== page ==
Caffeine May Reduce the Risk of Parkinson's Disease in Some Women

Laurie Barclay, MD

November 10, 2004

Nov. 10, 2004 — Caffeine may reduce the risk of Parkinson's disease but estrogen therapy may inhibit that benefit, according to the results of a prospective cohort study published in the November issue of the American Journal of Epidemiology.

"Caffeine consumption is associated with a reduced risk of Parkinson's disease in men but not in women," write Alberto Ascherio, from the Harvard School of Public Health in Boston, Massachusetts, and colleagues. "This gender difference may be due to an interaction between caffeine and use of postmenopausal estrogens."

Using the Cancer Prevention Study II, a cohort of more than one million people enrolled in 1982, the investigators determined causes of death from death certificates in 1989 through 1998. In 909 men and 340 women, Parkinson's disease was listed as a cause of death.

Coffee consumption was inversely associated with Parkinson's disease mortality in men (P for trend = .01) but not in women (P = .60) after adjustment for age, smoking, and alcohol intake. In women, this association was dependent on postmenopausal estrogen use. Compared with nondrinkers of coffee, the relative risk for women drinking four or more cups (600 mL) of coffee per day was 0.47 (95% confidence interval [CI], 0.27 - 0.80; P = .006) among never-users of estrogen and 1.31 (95% CI, 0.75 - 2.30; P = .34) among users.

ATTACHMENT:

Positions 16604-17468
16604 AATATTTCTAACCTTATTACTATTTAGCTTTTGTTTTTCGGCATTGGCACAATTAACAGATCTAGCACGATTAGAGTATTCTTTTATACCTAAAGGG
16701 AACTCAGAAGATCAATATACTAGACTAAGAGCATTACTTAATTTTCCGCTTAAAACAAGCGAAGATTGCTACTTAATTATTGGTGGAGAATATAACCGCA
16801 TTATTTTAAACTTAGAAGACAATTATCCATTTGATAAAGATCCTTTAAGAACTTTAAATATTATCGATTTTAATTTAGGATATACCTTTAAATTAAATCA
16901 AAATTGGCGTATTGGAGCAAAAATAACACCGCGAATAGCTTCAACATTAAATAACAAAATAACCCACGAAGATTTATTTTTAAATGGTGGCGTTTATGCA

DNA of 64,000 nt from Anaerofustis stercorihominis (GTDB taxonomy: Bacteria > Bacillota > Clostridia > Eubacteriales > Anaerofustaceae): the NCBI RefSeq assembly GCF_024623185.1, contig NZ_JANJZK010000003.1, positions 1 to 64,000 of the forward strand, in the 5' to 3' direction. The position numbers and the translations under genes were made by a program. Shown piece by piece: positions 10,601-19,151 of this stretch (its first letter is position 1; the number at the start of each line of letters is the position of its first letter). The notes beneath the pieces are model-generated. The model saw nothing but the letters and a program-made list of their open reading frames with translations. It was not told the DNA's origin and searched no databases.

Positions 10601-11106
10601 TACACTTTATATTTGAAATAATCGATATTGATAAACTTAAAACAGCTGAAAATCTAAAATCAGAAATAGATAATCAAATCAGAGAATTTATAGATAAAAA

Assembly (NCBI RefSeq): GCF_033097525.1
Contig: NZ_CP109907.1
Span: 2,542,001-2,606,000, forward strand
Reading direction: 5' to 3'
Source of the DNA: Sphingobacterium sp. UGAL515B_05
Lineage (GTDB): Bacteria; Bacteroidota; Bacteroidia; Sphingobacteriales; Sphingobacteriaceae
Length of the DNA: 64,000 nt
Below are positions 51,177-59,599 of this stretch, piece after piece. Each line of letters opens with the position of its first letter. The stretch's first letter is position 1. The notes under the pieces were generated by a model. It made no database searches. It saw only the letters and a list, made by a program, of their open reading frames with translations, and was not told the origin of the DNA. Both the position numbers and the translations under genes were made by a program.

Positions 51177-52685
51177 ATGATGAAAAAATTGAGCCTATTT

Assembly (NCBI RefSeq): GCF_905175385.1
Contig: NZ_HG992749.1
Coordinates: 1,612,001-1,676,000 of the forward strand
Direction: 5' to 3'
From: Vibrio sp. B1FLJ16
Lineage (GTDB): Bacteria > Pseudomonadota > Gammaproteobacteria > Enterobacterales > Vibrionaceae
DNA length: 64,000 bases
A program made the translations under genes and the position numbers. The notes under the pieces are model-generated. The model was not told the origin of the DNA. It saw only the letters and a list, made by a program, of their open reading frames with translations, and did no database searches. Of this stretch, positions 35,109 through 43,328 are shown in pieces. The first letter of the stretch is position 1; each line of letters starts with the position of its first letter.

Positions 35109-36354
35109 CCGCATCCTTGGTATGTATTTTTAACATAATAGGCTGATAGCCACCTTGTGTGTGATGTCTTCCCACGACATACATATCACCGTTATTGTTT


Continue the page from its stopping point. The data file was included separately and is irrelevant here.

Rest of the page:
"These results suggest that caffeine reduces the risk of Parkinson's disease but that this hypothetical beneficial effect may be prevented by use of estrogen replacement therapy," the authors write. "This potential interaction should be considered in the design of randomized trials assessing the effects of caffeine or estrogen in the progression of Parkinson's disease."

Study limitations include the absence of information on Parkinson's disease diagnoses among surviving participants and on changes in coffee consumption or estrogen use during follow-up.

The National Institutes of Health and the Michael J. Fox Foundation and Kinetics Foundation supported this study.

Am J Epidemiol. 2004;160:977-984

Reviewed by Gary D. Vogin, MD

Comments

3090D553-9492-4563-8681-AD288FA52ACE
Comments on Medscape are moderated and should be professional in tone and on topic. You must declare any conflicts of interest related to your comments and responses. Please see our Commenting Guide for further information. We reserve the right to remove posts at our sole discretion.
Post as:

processing....